Second Story Press
From the title (taken from the song “Me and Bobby McGee”) to her unexpected stop in Saskatoon in 1970 and the journey Easy Merritt takes to meet up with her idol, Janis Joplin is the soundtrack for Caroline Stellings’ latest young adult novel, Freedom’s Just Another Word. And what a soundtrack it is: earthy, guttural, soulful and rich with the blues.
But when she sang–oh, when she sang–that tempered-in-a-forge voice of hers was like a flame in this burned-out world. You ’d have to be stone deaf or a cadaver not to be electrified by her; she could sound as smooth as the Southern Comfort that dribbled from the corners of her mouth, or as gritty as sandpaper. And the way she clutched every stanza like it was her last made me shake with anticipation. (pg. 1)Though her name might suggest otherwise, growing up half-black–the product of her black father’s affair with a white prostitute named Wendy Wood–in Saskatoon has not been comfortable for Easy (Louisiana) Merritt. She may be good at car mechanics like her father but she wants to sing the blues, and the two venues in town, Saskatoon Blues and The Beehive are not willing to give her a chance. So Easy saves her money from working at the garage and singing in front of the liquor store, playing her accordion and frottoir, for the chance to get out. Her break comes after a fortuitous meeting with the great Janis Joplin when the Festival Express train stops for a booze run in Saskatoon and Easy helps the singer get a bottle of her much-loved Southern Comfort liqueur and earns an invitation to meet up with her in Austin, Texas the following week. So, Easy begins her pilgrimage, accompanying two nuns, the upbeat Sister Beatrice and the sour postulant Marsha, whom she’d assisted in purchasing a used car, on their journey to a mission in Albuquerque from which Easy could head to Texas.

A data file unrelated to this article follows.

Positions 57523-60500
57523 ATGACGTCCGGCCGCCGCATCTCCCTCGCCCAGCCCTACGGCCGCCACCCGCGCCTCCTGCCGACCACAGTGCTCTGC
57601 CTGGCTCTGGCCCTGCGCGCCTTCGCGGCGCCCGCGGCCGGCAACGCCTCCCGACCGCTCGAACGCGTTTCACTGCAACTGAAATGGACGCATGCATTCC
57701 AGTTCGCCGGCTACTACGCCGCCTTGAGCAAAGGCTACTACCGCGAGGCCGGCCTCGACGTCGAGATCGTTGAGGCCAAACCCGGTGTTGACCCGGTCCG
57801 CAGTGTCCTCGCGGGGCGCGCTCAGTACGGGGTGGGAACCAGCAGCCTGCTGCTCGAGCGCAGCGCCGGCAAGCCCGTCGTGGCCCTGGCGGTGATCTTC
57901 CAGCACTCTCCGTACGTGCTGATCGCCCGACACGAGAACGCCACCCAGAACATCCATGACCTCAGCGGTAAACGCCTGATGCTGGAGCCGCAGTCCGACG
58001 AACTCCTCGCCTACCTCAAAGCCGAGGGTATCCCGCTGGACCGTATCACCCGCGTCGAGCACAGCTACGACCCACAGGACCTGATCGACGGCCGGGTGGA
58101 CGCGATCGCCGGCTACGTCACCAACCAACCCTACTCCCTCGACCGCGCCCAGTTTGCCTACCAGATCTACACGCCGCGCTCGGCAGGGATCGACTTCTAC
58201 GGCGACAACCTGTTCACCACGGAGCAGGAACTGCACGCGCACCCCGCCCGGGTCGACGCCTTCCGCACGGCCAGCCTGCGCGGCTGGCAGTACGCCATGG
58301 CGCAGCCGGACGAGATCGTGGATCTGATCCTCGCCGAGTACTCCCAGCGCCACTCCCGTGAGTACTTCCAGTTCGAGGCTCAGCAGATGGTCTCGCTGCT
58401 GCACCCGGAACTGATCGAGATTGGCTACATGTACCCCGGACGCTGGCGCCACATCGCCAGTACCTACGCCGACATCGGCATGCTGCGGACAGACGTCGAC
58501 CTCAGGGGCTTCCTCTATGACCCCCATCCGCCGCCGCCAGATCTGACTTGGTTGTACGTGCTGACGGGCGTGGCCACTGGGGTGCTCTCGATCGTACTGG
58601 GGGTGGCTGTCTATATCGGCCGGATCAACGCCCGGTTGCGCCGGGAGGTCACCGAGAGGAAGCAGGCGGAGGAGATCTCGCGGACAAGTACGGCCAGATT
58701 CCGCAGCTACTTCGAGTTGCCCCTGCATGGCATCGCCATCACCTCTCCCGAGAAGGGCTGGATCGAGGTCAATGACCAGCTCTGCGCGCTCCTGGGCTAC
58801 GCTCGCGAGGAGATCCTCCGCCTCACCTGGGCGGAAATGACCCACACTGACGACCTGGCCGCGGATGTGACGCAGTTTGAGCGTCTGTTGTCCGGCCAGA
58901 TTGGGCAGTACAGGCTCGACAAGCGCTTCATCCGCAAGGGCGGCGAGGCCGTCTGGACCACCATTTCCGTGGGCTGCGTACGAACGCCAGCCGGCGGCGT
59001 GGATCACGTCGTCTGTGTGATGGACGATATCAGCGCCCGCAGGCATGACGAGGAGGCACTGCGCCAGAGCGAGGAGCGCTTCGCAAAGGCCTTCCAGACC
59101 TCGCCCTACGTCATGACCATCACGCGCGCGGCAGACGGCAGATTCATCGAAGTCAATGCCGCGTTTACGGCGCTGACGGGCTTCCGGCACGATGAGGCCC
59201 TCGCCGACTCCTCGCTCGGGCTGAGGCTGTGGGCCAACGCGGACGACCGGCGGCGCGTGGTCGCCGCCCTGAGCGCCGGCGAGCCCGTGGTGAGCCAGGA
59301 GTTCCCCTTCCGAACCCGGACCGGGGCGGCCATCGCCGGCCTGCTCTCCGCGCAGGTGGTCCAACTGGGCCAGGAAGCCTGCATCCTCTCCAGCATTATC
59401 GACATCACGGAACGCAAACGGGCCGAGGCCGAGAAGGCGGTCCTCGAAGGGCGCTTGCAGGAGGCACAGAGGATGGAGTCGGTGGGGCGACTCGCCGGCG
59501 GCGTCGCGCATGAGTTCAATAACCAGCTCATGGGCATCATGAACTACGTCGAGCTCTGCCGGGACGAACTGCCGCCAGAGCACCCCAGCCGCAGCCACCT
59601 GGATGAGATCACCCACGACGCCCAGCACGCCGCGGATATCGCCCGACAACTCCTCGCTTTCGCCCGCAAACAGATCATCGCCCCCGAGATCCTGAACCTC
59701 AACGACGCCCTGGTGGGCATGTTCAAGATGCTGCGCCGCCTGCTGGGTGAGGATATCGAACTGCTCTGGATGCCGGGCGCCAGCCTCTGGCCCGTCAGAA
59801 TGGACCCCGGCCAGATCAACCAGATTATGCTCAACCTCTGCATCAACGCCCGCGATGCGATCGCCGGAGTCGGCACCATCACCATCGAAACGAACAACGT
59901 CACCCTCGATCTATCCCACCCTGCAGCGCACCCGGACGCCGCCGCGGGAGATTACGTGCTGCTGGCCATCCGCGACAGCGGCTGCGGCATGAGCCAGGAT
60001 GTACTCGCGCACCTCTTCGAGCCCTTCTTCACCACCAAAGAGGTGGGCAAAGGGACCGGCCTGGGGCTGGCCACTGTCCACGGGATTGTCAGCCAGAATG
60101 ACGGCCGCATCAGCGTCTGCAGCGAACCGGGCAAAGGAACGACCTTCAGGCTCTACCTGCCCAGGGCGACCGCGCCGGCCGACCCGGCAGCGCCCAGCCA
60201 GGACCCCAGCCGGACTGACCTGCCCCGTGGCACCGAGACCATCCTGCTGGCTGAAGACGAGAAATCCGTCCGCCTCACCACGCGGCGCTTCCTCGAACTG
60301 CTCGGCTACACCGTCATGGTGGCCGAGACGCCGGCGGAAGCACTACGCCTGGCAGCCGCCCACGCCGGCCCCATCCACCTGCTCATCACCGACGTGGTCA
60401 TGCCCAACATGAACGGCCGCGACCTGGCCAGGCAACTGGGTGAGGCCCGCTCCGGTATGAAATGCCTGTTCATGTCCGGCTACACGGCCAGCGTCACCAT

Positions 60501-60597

Like any road trip, Easy’s is a mixture of highs and lows, and more so in 1970 when the civil rights movement is struggling to get a foothold in both Canada and the US, and an eighteen-year-old girl of black and white parentage isn’t always tolerated, much less accepted. And travelling the famous Route 66, a.k.a. The Mother Road, a road in the process of being retired for the faster, more direct I-40, foreshadows some mother issues with which Easy must grapple to understand herself and others better, if she is to make a success of herself.
Like her Geoffrey Bilson Award-nominated book The Manager (Cape Breton University Press, 2013), Freedom’s Just Another Word is a story based in the 1970s, a time often disregarded in much historical fiction. But it’s an important time of change, with respect to civil rights and opportunities for women, and Caroline Stellings composes a story that is both embedded in the time yet universal in its themes of acceptance, tolerance, and family. By taking Easy on a journey both spatially from Saskatoon to Albuquerque and Texas and back, and emotionally as she struggles with acknowledgement of her own family’s secrets and story, Caroline Stellings creates an alluring, cross-country excursion of the soul and heart which ends with finding enlightenment, sometimes closer to home than you might expect.